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Category Archives: Gen Y

Job interview advice – especially for Gen Y

A few weeks ago, I blogged about the importance of not judging job applicants, especially Gen Yers, by initial outward appearances or perceptions.  I still believe that is important.  However, that blog inspired some healthy discussion with colleagues and business leaders about how difficult it is to change perception, and inspired me to write about tips for job applicants as well.

Written and electronic contact tips

Make sure your resume is free of spelling and grammatical errors, and please don’t use text lingo like LOL or TIA (“thanks in advance” for Gen Xers like myself) on your cover letter or email.  Recruiters and Managers want to know that you can fit into the business world, and unless you’re applying for a role that communicates strictly through text, you’ll need to demonstrate proper use of the english language.

What’s your email address?  If it’s something like “hotbabe69@hotmail.com”, create a more professional email address for business use.

Customize your cover letter to the job.  A very common mistake that I’ve seen is applicants who send a cover letter or a cut-and-pasted email that makes reference to the wrong company.  Take the extra time to mention specific things about the company or job that you’re applying for and why you would be ideal.

What will a recruiter find if they google you, or look you up on Facebook or Twitter?  It may be too late to undo those drunken photos, but get busy un-tagging yourself, and remember that everything you post online will exist in cyber-space forever.  So
think twice before you tweet.

Prepping for the interview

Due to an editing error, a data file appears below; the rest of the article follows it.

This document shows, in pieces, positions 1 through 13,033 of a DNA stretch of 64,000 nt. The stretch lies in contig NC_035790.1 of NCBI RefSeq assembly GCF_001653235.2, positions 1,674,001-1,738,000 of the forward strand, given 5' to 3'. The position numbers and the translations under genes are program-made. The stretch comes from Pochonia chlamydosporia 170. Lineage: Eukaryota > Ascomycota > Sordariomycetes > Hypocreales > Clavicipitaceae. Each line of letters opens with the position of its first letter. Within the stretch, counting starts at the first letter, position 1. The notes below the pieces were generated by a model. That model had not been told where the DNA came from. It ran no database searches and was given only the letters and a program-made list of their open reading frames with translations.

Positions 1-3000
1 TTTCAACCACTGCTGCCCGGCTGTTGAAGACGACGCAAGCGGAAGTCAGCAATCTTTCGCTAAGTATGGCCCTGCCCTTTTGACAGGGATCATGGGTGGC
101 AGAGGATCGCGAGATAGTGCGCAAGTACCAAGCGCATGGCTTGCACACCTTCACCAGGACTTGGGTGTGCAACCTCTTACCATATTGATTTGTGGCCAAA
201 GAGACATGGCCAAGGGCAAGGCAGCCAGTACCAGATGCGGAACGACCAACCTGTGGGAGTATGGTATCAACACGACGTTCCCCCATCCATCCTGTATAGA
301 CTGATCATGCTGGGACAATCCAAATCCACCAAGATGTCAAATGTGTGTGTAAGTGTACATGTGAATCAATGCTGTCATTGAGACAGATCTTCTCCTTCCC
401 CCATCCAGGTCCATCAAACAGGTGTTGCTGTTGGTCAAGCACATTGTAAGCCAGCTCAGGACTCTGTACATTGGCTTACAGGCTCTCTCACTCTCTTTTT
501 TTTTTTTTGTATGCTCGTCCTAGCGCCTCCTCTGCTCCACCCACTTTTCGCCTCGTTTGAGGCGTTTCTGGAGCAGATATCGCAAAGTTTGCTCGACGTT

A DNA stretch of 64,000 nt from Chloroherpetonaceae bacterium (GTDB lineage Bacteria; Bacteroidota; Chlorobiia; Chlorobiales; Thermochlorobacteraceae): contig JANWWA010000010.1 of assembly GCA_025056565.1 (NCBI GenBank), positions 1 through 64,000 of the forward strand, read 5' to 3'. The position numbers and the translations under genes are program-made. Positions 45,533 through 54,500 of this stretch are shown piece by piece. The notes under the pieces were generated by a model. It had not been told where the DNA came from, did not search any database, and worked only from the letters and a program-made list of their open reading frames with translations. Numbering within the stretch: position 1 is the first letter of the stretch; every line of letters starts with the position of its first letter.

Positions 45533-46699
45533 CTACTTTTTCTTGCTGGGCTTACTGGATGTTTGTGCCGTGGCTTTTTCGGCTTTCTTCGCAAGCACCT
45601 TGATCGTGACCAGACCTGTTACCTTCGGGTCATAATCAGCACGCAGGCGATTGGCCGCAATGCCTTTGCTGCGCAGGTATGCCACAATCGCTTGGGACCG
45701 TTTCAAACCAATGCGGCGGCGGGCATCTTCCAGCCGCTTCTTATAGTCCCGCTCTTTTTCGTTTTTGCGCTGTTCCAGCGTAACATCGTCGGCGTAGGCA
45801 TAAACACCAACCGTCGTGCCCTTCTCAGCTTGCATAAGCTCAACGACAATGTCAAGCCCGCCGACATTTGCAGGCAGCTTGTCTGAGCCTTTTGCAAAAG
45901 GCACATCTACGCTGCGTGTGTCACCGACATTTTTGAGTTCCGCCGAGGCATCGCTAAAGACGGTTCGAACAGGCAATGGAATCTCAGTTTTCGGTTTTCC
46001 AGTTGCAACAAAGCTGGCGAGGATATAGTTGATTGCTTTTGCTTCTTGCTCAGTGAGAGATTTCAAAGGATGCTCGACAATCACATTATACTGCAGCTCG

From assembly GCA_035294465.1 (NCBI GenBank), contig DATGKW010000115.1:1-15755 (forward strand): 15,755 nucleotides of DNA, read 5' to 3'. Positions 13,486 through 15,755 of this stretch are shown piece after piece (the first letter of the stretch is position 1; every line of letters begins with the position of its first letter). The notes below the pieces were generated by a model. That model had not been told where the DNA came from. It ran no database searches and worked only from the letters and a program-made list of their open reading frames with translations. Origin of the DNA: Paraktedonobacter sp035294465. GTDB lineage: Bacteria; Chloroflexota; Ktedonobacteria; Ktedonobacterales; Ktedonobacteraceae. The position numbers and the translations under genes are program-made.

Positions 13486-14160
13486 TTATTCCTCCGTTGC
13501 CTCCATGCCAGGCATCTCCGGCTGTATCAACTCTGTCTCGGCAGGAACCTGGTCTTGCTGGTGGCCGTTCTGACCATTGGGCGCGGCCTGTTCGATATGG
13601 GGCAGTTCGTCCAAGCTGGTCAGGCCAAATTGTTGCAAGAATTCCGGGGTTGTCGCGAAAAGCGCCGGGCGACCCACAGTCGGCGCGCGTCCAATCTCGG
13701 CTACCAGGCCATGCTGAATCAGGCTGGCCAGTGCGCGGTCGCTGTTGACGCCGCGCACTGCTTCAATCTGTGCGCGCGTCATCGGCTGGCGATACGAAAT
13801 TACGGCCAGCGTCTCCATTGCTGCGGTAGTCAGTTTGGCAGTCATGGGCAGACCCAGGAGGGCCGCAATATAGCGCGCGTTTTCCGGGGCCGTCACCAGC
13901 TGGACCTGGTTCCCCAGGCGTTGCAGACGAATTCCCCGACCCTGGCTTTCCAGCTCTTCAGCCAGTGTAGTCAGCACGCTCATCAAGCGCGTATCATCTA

Think about situations that you have handled in a positive way, that you would be proud to tell someone about.  You may not have had a ton of working experience, but there are likely conflicts you’ve been in, problems you’ve solved, and people you have helped, through school, sports, or other associations or experiences, that have given you the opportunity to practice skills that will be useful in the business world.  Log the situations and include details such as:

  • How the situation was caused or came about
  • What you did personally (vs your team or others)
  • What you were thinking and feeling at the time
  • What the outcome was
  • What you learned from it or would do differently next time

This type of log will help you to think of positive situations that you can use when asked behavioural interview questions.  

Research the company and think about what else you would want to know about the organization and the role itself.  Remember, the interview is your chance to evaluate the company just as much as it’s their chance to evaluate you.

The day of the interview – what to wear and bring

The general rule that I was always taught was to dress a step up from the job you want.  If the company you’re applying to dresses business casual, wear a suit.  If they wear jeans, wear dress pants or khakis.

Hair, makeup and jewelry.  Again, think of the company you’re applying to.  A retailer like skateboard shop West 49 will be much more accepting of piercings and funky hairstyles than most office jobs.  In any case, though, make sure that you’ve done your hair and make up that day, and you aren’t sporting the look from last night’s party (I don’t mean to be insulting – I’ve seen this).

Bring a pen and notebook, with the questions you would like to ask prepared already.

At the interview

Smile and be friendly.  Regardless of how nervous you are, this will help to portray confidence.  And remember to be friendly even to the receptionist or clerk who you speak to on your way in.  You never know what that person’s involvement might be in the hiring process or providing feedback to the recruiter.

Watch your language.  Never swear, even if the recruiter does.  Try not to speak negatively about past companies or bosses.

Answer the questions.  Seems to go without saying, doesn’t it?  But in truth, sometimes it’s more difficult that it seems.  Think about your answer before you start talking.  If you need to stall, repeat the question as you think.  Then answer, and watch out for babbling or getting off track.  Check that you’ve answered the questions adequately when you’re done.

Be yourself

If you feel like you have to be someone you’re not when you apply for a certain job, chances are it’s not right for you.  You don’t want to find a job where you will be uncomfortable or have to act in ways that are contrary to your own beliefs.  In the same breath, though, you will learn and grow the most when you are challenged to change.  It’s up to you what level of accommodation you can make – whether it’s removing a nose ring, covering a tattoo, or simply behaving in a professional way.